Ever since Watergate, its been a commonplace that good investigative journalism requires a reporter to follow the moneybecause uncovering the money trail can reveal truths that might otherwise remain hidden. An equivalent adage for the practice of military intelligence might be to follow the weapons. For despite what military leaders tell the public about their intentions, their real plans may be inferred more accurately by looking at changes in weapons stockpiles. We emphasize the word may: no one should adopt the adage uncritically, because of the possibility of tactical deception and the huge geographical reach of some weapons systems. But applying the adage with discretion can be highly instructive.
According to Ivan Eland, director of the Independent Institutes Center on Peace & Liberty, the increase of pre-positioned U.S. weapons and equipment in the Persian Gulf and Southwest Asia suggests that the Pentagon intends to augment its defense of Persian Gulf oil. The efforts to protect gulf oil include stationing heavy combat brigades and infantry brigades and battalions in three countries in that region and at sea. The U.S. military is also storing army equipment in Japan and South Korea, due to rising concerns about an ascendant China. Thus, despite the current financial crisis in Washington, the militarys actions indicate that it still has grandiose ideas about what the future U.S. role in the world will be, Eland writes. However, even this Cold War Lite policy is fiscally unsustainable.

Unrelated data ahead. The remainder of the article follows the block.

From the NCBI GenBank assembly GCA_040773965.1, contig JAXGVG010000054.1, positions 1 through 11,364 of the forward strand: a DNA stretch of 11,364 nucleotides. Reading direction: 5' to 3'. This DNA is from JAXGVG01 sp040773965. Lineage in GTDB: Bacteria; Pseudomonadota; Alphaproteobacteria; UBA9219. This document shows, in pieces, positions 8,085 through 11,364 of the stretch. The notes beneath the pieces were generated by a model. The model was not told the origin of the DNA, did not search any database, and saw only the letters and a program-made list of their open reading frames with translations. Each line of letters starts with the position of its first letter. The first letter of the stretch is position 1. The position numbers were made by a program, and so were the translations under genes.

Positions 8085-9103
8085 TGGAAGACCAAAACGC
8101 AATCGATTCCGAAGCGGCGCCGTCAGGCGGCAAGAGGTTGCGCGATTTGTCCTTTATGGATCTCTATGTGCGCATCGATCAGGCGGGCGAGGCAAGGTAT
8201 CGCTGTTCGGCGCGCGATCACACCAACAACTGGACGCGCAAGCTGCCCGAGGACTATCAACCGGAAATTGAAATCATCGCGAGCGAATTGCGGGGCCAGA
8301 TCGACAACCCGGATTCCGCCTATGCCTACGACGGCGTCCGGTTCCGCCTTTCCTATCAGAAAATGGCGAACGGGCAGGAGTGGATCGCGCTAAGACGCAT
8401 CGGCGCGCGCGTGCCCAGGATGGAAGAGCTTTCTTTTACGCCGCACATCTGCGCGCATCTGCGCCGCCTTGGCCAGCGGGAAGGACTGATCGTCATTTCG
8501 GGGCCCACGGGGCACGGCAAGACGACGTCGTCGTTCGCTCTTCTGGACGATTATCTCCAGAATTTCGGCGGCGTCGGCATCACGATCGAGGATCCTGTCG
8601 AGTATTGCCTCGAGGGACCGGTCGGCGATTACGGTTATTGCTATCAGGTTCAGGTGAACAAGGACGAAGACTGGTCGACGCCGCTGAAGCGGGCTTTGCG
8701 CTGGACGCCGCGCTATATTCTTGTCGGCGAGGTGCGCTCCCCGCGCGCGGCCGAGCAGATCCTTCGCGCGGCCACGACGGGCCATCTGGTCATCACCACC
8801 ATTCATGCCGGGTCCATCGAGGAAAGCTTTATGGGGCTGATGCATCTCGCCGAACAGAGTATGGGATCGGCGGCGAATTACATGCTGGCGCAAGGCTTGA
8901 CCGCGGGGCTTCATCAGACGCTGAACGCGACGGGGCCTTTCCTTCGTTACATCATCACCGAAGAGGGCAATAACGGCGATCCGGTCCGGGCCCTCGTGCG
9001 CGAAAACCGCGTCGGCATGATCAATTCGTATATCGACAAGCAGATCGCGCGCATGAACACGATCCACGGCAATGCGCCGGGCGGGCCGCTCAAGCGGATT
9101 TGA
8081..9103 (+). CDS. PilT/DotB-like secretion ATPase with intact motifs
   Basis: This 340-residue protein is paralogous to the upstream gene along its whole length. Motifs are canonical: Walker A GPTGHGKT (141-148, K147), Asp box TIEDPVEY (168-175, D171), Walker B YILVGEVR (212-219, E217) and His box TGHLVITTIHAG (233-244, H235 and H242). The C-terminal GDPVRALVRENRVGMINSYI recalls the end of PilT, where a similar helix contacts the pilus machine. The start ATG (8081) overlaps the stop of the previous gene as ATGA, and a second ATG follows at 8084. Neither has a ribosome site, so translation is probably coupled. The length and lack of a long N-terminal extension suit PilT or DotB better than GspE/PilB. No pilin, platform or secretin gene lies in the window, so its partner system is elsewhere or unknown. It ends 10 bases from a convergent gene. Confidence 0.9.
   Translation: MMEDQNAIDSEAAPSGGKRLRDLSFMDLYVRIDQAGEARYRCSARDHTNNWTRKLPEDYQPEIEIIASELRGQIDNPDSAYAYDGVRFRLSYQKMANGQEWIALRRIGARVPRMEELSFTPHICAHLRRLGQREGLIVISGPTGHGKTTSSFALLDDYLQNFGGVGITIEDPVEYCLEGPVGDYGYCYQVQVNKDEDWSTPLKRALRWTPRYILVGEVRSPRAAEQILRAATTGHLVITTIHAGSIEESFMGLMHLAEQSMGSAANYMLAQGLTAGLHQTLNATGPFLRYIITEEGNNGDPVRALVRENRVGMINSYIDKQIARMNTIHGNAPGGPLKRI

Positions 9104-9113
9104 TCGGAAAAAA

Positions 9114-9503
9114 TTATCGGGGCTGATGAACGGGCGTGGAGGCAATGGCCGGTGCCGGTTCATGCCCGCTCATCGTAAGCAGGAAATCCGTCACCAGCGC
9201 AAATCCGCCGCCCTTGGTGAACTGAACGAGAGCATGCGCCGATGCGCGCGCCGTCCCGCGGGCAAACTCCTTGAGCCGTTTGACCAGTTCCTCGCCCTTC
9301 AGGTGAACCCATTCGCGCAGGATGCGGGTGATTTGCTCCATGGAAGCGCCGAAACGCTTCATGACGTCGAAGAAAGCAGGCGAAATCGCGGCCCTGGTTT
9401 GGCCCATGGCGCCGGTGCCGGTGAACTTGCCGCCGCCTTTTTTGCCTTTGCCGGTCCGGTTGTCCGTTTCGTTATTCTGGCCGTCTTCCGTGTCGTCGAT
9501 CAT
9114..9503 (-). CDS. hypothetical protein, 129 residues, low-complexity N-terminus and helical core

And it is economically unjustifiable. According to Eland, the United States would save more money by cutting back its forces in the Persian Gulf and paying higher prices for oil if, lets say, Iran were to carry out its threat to blockade the Strait of Hormuz. In short, surprisingly without endangering U.S. security, the American military could pull back its forward forces and pre-positioned weapons stockpiles allocated for the three primary regions in which the U.S. is still planning for war, Eland concludes.